Yesterday, Google held its I/O keynote address. Ben Thompson of “stratēchery” has written an excellent article entitled: THE ANDROID DETOUR. I highly encourage you to take the time to read it. I’m going to re-state and build upon his thoughts here.
1) In 2007, Apple introduced the iPhone. Google’s then CEO, Eric Schmidt was a member of Apple’s board and an honored guest at the iPhone presentation. It appeared that all was right with the worlds of Apple and Google – Apple was going to do its hardware thing and Google was going to do its services thing and a new era of mutually beneficial cooperation was about to begin.
2) In 2008, Google introduced Android – a direct competitor to Apple’s iOS – and the Apple/Google alliance quickly began to unravel. Schmidt soon left Apple’s board, Steve Jobs later vowed to go “thermonuclear” on Android and the Apple/Google alliance was over almost before it had begun.
3) It’s clear that pre-iPhone, Google was initially aiming Android as a Blackberry and Microsoft Mobile competitor, but as soon as the iPhone appeared on the scene, Google’s Android focus dramatically shifted. Assuming that competing with Apple was the right strategy, Google should be given all the credit in the world for pivoting as rapidly as they did from their original plan to creating a legitimate iPhone competitor.
4) As an aside, I also give Microsoft lots of credit too. When the iPhone initially appeared, Microsoft didn’t foresee the danger it posed. But soon afterwards, they not only recognized the danger but they acted and acted decisively. They took the radical step of abandoning Windows Mobile altogether and initiating their new Windows Phone 7 platform. It was a bold move, but as history as shown, it was one year too late. Windows Phone 7 (now 8) has never gotten any traction and it languishes in third place, just above the rapidly fading Blackberry OS.
5) I think I could make a pretty compelling case that Google should never have made Android a competitor to Apple’s iOS. By doing so, they destroyed a promising alliance and, perhaps, took a long, long, detour down a path that they never should have taken. But that’s all moot now. We’ll never know how that alternative reality would have played out, so there’s little point debating it.
6) What can’t be debated is the effect that Apple’s iOS and Google’s Android have had on the incumbent smartphone competitors. Palm and WebOS were wiped out. Blackberry was devastated. Nokia was humbled. Microsoft Windows was abandoned and replaced by Windows Phone 7.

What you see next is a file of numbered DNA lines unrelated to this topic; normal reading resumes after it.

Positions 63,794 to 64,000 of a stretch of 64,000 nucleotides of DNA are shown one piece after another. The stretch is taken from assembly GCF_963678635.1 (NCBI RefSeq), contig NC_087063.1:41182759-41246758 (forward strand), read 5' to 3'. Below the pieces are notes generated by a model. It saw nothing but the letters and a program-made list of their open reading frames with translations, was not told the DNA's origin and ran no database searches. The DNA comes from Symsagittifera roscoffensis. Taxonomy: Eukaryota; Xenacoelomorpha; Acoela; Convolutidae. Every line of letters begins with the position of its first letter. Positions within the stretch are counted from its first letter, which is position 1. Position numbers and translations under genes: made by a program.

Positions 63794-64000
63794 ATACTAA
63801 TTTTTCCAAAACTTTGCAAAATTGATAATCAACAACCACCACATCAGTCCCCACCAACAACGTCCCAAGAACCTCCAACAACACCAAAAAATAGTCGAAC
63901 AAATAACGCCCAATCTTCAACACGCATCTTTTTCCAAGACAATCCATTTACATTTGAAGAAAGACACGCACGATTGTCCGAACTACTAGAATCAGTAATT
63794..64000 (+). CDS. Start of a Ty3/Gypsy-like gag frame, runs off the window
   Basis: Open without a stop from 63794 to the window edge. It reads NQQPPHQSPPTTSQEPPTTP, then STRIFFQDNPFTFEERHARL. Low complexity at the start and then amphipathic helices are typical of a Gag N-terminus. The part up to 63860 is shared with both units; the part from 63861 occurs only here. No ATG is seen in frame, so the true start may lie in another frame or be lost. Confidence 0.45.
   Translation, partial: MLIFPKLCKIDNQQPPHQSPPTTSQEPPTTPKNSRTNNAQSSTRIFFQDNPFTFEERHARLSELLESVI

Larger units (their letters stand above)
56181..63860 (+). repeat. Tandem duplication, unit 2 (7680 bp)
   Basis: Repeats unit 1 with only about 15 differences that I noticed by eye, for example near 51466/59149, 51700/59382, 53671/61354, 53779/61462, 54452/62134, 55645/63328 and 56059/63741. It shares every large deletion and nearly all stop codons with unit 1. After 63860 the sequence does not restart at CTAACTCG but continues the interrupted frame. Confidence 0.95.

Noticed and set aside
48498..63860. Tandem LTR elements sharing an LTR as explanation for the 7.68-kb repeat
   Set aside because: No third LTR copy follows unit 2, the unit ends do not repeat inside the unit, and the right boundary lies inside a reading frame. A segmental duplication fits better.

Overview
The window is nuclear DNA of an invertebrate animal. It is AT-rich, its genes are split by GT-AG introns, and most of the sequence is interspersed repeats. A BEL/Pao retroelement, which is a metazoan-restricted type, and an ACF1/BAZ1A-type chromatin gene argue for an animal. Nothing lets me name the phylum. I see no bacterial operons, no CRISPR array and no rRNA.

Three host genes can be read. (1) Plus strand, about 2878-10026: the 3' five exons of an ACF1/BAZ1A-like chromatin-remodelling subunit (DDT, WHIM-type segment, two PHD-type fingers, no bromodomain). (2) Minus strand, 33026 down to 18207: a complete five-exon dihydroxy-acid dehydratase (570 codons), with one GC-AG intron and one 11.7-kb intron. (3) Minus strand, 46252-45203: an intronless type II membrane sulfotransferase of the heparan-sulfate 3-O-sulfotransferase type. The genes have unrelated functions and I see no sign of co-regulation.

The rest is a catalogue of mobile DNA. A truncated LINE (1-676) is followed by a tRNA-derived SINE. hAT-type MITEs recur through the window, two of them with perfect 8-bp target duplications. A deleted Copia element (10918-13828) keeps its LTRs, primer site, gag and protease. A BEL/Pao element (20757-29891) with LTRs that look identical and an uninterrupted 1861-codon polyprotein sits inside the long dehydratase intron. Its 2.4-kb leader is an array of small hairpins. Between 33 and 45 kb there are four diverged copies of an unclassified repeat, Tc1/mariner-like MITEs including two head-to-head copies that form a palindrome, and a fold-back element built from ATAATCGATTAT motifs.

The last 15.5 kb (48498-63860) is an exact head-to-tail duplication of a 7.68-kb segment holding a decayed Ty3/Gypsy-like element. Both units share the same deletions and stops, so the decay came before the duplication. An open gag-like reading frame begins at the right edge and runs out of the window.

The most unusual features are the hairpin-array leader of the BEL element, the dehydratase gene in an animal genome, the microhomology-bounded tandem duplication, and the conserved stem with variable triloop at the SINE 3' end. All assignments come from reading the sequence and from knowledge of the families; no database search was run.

Pundits often frame the smartphone/tablet wars as a battle between Apple’s iOS and Google’s Android, but in reality, those two operating systems – with Apple descending from above and Android rising from the below, crushed the existing smartphone competitors between them.
There is little proof that Android has ever made any significant income for Google, but if the destruction of their enemies was Google’s aim, then there is no doubting that the Android strategy was eminently successful.
7) Google’s I/O keynote barely even mentioned Android or any kind of hardware at all. If there was a common theme, it was about service unification between Chrome and Android.
Instead of an updated Nexus 7 tablet or a new Chromebook model, Google spent three hours during Wednesday’s keynote to discuss services and feature upgrades for both Chrome and Android.
If I could describe #io13 in one word it would be “unification”. Same features, services, UI and experiences on Chrome and Android. ~ Kevin C. Tofel
I think that Ben Thompson is spot on with this analysis:
“Services are where Google excels, and it’s where they make their money. It’s why they make the most popular iOS apps, even as their own OS competes for phone market share.
Apple, on the other hand, makes money on hardware. It’s why their services and apps only appear on their own devices; for Apple, services and apps are differentiators, not money-makers.”
“Apple invests in software, apps, and services to the extent necessary to preserve the profit they gain from hardware. To serve another platform would be actively detrimental to their bottom line. Google, on the other hand, spreads their services to as many places as possible – every platform they serve increases their addressable market.”
8) The battle for mobile is over. Apple’s iOS and Google’s Android reign as a duopoly and Microsoft and Blackberry hang on by the skin of their teeth. Google is free to put its web services on Android and iOS and to ignore the Blackberry and Windows 8 operating systems. Android has ensured that Google’s services are freely accessible on the only two operating systems that matter. The Android strategy was a success although, perhaps, at great cost. Google’s I/O keynote is living proof that Google is now re-focusing on their original mission of dominating web services.